I have used “write your self” as a tagline inside notebooks that I have designed and either given to friends or listed for sale because I also find the act of writing to be tied so closely to the body. In my own writing, whether poetry or blog entries (which I feel are becoming an essential form of expression) I try to let my voice be heard through specific words (chosen of fabricated), punctuation, use of asides, etc. because it gives me a sense of purpose and selfhood.

Indeed, Cixous talks about the individuality of each woman that can be found through her body and through the expression of her essential self (emphasis original):

What strikes me is the infinite richness of [women’s] individual constitutions: you can’t talk about a female sexuality, uniform, homogeneous, classifiable into codes – any more than you can talk about one unconscious resembling another. Women’s imaginary is inexhaustible, like music, painting, writing: their stream of phantasms is incredible (876).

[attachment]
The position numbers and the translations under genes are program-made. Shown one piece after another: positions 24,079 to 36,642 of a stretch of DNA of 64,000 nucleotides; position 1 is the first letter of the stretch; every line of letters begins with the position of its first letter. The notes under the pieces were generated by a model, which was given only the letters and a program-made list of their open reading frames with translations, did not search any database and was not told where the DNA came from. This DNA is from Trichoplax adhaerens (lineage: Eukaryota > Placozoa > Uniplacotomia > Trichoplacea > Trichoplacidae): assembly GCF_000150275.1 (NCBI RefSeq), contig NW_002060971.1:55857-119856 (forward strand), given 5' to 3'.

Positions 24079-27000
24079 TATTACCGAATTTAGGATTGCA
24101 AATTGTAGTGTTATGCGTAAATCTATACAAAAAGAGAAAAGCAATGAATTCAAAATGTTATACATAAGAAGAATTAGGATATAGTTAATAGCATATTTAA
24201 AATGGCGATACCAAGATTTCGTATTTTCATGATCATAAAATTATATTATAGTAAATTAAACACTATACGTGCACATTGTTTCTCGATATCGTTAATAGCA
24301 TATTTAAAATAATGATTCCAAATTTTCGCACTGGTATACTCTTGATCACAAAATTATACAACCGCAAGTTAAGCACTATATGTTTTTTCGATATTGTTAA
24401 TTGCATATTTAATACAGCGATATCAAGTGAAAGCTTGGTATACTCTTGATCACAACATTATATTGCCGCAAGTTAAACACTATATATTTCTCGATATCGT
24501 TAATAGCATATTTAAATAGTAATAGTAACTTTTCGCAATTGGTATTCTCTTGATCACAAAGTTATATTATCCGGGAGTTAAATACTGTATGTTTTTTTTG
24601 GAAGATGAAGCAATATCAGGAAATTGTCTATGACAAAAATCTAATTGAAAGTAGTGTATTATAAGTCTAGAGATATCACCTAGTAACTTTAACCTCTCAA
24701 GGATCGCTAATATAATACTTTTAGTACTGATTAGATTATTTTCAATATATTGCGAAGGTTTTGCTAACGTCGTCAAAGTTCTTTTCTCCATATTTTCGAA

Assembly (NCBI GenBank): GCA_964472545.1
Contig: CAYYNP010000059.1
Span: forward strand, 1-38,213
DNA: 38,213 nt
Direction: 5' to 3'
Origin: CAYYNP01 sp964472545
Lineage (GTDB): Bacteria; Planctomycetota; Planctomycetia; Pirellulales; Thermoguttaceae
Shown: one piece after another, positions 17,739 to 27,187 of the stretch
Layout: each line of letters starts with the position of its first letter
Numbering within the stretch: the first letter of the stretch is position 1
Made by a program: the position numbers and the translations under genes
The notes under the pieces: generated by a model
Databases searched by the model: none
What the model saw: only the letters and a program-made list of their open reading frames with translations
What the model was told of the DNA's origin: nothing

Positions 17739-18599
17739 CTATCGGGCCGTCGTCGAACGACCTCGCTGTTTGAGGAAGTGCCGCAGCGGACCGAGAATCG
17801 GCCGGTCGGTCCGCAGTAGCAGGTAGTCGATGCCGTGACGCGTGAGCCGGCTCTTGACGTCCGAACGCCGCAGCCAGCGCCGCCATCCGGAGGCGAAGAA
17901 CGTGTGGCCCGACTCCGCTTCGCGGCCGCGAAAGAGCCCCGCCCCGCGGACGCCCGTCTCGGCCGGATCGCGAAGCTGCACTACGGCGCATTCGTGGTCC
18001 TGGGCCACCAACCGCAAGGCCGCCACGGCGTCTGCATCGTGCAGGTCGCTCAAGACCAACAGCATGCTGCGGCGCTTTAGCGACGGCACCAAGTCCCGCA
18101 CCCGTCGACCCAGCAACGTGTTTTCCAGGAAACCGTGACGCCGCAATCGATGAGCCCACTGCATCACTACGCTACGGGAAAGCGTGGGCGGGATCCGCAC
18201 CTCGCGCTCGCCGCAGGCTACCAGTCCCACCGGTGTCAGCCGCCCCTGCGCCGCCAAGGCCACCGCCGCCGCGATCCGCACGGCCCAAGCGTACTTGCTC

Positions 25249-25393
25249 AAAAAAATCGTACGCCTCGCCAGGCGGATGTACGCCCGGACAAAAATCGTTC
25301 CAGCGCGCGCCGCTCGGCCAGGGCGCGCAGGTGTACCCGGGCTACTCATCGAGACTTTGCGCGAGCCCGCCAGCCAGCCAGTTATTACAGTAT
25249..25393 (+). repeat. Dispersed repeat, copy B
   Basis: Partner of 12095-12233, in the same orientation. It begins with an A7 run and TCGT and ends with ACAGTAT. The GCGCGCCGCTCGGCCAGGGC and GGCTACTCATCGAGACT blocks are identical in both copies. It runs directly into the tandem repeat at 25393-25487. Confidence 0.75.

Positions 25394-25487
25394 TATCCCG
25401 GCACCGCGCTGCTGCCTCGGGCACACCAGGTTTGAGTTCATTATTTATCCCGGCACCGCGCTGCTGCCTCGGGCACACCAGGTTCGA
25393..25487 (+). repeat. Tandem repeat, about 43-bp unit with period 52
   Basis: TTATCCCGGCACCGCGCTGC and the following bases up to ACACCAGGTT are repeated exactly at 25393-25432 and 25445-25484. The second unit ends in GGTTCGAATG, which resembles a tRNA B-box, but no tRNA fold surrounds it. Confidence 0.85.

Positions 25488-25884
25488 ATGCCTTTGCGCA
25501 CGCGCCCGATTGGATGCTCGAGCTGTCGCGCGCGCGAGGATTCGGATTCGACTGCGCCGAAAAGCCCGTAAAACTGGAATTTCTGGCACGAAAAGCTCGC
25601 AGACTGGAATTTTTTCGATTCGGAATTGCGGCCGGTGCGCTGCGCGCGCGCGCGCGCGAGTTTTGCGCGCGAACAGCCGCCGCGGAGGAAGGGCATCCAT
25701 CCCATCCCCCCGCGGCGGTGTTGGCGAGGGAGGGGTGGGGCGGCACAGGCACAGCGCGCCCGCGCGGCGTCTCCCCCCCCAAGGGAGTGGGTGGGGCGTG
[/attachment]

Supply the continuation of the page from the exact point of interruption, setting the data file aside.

Cixous tells of imaginary worlds within each woman, a place where she has had ultimate rule all of her life but often chooses not to express. She urges us to hone in on this world and exclaim “I, too, overflow; my desires have invented new desires, my body knows unheard-of songs” (876). These lines fill me with so much hope and encouragement that I tear up each time I read them. To think that it is possible to completely let go of societal pressures, guilt complexes placed upon our sex (referred to by Cixous on page 878 as an “antinarcissism” or “the infamous logic of antilove”) is just awe-inspiring.